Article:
The problem is even worse for those who are first generation students and minorities. “Many Latino parents just don’t know how to navigate the system,” explained Ivelisse Estrada, senior vice president of corporate and community empowerment at Univision Communications.

She said technology could help simplify the process. One app, College Abacus, for example, helps students compare the net price of more than 5,000 schools by inputting personal information.

Is the Cost Worth It?

Charles Iacovou, dean of the school of business at Wake Forest University, said that one way to help students and their families would be to make more data available to them such as graduation rates and post-graduate earnings. “We can measure outcomes better than we do today and be more effective in communicating those outcomes,” he said.

The Department of Education took a step in that direction when it revamped its College Scorecard tool. You can use the Scorecard to filter schools by graduation rates and 10-year-out median salaries of graduates who received federal aid. But the data is limited to averages by schools. The results could be very different depending on the specific degree you earn. “Averages only tell a partial story,” said Iacovou.

While such data may be helpful, Terri Caine, co-founder of Summit 54, a nonprofit that invests in education opportunities for disadvantaged students, said what really matters is whether there are improvements in employment. “We would like to see a more concerted effort to help students get good paying jobs.”

Boosting Completion Rates

For many, repaying debt becomes almost impossible when they borrow to go to college but never graduate. "A large number of students who don’t graduate don’t realize that they have enough credits and could earn a degree,” said Matthew Leavy, director of global higher education services at Pearson. He says we should be doing a better job of working with students so that they understand that.

Even among those who do earn a bachelor's degree, only 39% do it in four years, according to the National Center for Education Statistics. 

Lashon Amado, national coordinator of the nonprofit YouthBuild USA’s Opportunity Youth United, said he sees such situations often.  His organization focuses on getting disadvantaged young people into college and supporting them to graduation.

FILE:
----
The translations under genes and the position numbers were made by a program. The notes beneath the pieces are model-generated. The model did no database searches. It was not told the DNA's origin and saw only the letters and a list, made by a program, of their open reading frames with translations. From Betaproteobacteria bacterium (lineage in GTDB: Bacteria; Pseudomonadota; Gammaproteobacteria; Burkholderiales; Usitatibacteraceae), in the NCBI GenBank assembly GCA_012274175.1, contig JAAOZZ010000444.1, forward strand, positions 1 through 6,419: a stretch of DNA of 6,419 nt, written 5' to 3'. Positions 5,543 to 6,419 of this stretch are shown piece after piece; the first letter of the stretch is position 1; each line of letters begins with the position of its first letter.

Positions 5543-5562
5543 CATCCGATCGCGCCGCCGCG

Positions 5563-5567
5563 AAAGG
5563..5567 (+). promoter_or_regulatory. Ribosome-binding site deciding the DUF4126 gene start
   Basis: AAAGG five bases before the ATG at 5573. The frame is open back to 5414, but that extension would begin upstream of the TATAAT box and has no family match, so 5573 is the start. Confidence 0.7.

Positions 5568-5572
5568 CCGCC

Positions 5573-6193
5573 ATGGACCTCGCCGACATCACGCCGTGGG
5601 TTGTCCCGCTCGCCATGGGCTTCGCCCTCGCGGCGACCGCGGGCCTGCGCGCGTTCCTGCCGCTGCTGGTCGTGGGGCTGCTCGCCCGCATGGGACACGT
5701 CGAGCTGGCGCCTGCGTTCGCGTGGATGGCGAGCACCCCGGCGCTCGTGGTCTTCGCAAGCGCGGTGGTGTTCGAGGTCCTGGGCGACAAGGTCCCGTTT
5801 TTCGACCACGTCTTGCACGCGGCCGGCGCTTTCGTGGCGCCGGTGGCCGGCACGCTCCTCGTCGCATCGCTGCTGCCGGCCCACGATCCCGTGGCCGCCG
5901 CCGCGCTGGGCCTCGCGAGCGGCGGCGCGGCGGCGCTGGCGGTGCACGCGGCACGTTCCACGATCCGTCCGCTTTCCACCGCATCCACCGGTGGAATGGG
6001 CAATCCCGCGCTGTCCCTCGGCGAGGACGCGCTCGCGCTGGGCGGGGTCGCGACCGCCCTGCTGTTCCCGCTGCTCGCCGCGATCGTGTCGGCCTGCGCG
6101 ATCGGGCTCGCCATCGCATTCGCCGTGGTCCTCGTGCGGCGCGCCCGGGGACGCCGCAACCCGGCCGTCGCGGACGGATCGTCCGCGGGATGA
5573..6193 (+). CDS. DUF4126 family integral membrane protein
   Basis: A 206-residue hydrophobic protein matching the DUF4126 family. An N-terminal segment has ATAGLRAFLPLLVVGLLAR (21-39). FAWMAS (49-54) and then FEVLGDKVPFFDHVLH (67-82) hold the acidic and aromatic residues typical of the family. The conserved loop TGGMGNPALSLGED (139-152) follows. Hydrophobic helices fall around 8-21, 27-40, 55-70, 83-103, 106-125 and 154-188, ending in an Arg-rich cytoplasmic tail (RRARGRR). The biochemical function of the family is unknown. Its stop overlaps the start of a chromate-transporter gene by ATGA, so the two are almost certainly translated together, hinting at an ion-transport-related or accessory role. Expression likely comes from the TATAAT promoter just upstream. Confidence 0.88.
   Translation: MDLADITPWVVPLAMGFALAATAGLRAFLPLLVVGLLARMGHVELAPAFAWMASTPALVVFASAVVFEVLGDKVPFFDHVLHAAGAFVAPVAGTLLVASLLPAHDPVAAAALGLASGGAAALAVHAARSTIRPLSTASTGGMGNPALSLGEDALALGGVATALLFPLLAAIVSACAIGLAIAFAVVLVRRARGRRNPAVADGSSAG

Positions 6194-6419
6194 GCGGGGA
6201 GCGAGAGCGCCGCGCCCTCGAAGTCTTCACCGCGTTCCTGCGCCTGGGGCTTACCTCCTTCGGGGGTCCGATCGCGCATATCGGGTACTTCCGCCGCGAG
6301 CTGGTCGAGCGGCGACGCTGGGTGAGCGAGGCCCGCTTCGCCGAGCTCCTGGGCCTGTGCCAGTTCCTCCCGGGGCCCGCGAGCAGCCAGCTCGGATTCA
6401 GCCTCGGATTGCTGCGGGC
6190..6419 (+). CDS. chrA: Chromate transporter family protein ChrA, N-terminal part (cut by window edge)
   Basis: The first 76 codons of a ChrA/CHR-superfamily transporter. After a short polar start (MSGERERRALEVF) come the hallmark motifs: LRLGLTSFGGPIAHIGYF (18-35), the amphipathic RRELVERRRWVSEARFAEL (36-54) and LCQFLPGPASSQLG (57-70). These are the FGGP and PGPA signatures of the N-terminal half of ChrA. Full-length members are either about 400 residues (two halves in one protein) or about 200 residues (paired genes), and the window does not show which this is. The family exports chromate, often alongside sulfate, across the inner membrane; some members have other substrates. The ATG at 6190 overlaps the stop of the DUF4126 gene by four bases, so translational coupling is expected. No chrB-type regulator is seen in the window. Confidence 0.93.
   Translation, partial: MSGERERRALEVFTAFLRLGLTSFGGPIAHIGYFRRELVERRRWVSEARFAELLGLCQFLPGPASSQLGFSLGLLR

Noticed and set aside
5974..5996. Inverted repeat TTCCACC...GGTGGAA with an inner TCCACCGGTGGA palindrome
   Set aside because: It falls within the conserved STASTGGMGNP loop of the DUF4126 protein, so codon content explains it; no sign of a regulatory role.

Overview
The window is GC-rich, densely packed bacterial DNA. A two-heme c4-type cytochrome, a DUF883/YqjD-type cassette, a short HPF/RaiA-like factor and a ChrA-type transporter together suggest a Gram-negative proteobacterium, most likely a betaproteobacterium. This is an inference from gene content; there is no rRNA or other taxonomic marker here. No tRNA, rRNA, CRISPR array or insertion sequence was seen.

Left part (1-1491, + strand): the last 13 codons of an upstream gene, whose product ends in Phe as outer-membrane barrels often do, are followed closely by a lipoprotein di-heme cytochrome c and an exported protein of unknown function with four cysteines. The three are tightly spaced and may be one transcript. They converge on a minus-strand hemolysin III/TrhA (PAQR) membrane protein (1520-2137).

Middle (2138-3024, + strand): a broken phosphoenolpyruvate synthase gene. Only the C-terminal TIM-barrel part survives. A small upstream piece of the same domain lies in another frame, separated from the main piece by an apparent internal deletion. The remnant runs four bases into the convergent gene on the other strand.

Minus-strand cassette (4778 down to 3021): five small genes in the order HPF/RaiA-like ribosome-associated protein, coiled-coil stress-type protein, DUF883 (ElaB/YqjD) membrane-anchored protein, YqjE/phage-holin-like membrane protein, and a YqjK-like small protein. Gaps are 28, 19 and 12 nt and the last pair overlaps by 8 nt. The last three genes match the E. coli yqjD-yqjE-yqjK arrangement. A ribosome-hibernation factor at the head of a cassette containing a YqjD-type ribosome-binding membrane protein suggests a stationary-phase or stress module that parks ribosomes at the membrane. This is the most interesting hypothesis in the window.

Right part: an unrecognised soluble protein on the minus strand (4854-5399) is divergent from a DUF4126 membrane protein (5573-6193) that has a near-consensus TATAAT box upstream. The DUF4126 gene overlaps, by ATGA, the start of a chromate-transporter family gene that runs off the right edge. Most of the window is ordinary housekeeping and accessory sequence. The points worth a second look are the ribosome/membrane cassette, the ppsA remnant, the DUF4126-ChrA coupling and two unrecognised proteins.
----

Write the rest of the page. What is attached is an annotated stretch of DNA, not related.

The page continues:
Amado points to himself as an example. He is taking on a lot of debt to get his masters and plans to continue working in the non profit field, which isn't high paying initially. “I shouldn’t have to take on a lot of debt to pursue my passion. But I will get my degree and worry about paying for it after.”

Completion rates could be higher if college was better designed to support non-traditional students who are older, go part time, are first generation to go to college or are supporting families. Nearly three out of four postsecondary students today are not enrolled in a full-time, four-year degree program, according to the Bill and Melinda Gates Education Foundation. "Schools can do a better job at supporting non-traditional students," said Iacovo from Wake Forest.  

Lessons From the Housing Crisis

To put the growing education debt crisis into perspective, many attendees at the conference drew parallels to the housing market bubble of the mid 2000s.

Chopra pointed out that both going to college and owning a home are goals that people strive to reach. But when something good, like owning a home, involves toxic mortgages, it can quickly becomes a bad situation.

Chopra says that we may now be at a similar point with student debt. "Since the housing bubble, we’ve added safety features to mortgages and more provided protections for consumers," he said. 
“We must also vigorously put safety nets and protections in place to make sure going to college isn’t such a gamble and that your life isn’t ruined by doing so.”